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Pottery funerary cone of Senneferi


EA 62873

Ancient Egypt and Sudan

    Pottery funerary cone of Senneferi

    From the tomb of Senneferi, Thebes, Egypt
    18th Dynasty, around 1420 BC

    Funerary cones, fashioned out of baked clay, are among the most common objects found in the Theban necropolis (cemetery). They are often stamped on the round end with the name and title of the deceased. This example is broken off just above the stamped surface. Several different cones are known from the tomb of Senneferi. Funerary cones of other individuals have also been found at his tomb, probably accidentally incorporated in periods of reuse as a tomb and dwelling.

    As is usual with these objects, none of the cones of Senneferi were found in their original location. Because they have not been found in their architectural context, funerary cones have been interpreted in various ways, including loaves of bread, roofing poles and boundary stones. Decorative scenes in Theban tombs show the façades of tombs, with a row of circular objects above. That these are probably funerary cones is confirmed by Eleventh Dynasty examples, found in this location. The pointed end of the cone was set into a thick layer of plaster, leaving the circular base visible.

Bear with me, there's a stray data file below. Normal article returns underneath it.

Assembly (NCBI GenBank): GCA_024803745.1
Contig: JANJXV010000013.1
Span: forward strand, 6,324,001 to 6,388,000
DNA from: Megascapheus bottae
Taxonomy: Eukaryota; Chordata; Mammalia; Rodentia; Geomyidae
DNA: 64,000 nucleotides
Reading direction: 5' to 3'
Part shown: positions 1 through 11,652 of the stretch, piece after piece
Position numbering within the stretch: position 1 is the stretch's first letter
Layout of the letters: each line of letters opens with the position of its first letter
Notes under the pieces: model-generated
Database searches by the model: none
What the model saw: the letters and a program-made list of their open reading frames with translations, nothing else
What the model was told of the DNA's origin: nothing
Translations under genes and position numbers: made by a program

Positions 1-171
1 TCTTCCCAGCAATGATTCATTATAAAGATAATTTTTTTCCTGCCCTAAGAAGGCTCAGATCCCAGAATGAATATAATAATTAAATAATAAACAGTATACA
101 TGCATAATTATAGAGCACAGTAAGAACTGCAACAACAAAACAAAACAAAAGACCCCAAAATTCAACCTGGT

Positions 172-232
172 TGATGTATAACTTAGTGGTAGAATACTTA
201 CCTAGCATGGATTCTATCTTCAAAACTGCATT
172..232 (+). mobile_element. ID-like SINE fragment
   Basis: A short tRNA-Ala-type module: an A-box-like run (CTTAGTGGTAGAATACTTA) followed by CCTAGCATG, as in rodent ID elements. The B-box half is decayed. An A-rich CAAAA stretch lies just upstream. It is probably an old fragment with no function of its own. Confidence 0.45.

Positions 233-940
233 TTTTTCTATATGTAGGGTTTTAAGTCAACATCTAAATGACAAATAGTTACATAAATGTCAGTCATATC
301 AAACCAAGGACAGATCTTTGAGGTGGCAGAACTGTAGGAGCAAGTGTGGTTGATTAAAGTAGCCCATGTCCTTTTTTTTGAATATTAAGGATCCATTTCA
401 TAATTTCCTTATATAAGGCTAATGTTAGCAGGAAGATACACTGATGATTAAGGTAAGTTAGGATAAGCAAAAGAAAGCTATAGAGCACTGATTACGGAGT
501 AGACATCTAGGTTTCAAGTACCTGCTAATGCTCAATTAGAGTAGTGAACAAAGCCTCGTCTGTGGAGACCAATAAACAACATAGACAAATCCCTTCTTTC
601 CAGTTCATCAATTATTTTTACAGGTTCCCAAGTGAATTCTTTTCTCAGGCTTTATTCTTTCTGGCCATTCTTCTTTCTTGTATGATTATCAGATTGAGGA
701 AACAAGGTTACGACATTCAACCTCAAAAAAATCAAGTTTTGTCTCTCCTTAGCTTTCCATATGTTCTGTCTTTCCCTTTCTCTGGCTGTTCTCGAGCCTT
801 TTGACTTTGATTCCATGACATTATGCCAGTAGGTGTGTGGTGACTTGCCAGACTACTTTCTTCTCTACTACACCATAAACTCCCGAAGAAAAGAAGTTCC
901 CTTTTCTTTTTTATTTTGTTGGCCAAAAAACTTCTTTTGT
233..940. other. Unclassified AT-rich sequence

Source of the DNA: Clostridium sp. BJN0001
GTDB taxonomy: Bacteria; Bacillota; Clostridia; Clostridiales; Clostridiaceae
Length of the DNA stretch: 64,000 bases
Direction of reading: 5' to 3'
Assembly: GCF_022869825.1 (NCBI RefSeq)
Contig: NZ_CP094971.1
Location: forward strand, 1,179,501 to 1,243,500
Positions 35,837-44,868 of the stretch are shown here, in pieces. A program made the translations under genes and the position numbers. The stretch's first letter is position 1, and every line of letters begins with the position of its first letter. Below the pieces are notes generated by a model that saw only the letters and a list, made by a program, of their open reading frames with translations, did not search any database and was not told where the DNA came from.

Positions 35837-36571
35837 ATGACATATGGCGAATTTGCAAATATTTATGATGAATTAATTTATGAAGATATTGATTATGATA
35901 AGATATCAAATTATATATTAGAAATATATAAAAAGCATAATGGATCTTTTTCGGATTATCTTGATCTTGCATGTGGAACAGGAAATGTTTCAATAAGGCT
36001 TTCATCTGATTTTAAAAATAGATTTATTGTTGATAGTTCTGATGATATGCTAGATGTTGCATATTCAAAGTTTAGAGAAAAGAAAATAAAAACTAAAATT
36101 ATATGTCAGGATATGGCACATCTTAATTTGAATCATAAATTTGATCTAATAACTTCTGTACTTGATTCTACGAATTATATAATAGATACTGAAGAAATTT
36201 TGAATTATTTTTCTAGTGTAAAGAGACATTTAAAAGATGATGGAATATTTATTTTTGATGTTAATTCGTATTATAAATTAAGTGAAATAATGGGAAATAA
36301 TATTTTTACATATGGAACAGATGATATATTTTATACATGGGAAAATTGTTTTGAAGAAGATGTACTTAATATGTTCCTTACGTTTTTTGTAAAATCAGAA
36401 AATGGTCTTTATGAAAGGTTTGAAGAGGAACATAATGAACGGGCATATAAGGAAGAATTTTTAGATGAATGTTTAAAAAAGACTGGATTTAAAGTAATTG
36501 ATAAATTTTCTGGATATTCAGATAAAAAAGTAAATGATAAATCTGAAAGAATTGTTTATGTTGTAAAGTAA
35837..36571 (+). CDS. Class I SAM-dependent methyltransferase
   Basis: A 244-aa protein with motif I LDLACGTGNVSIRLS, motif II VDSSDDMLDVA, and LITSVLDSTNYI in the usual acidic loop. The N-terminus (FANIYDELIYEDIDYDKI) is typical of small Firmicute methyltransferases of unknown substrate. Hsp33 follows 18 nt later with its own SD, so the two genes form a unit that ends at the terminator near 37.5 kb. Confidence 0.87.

N. de G. Davies and M.F. Laming Macadam, A corpus of inscribed funerary (Oxford, printed for the Griffith Institute at the University Press, 1975)


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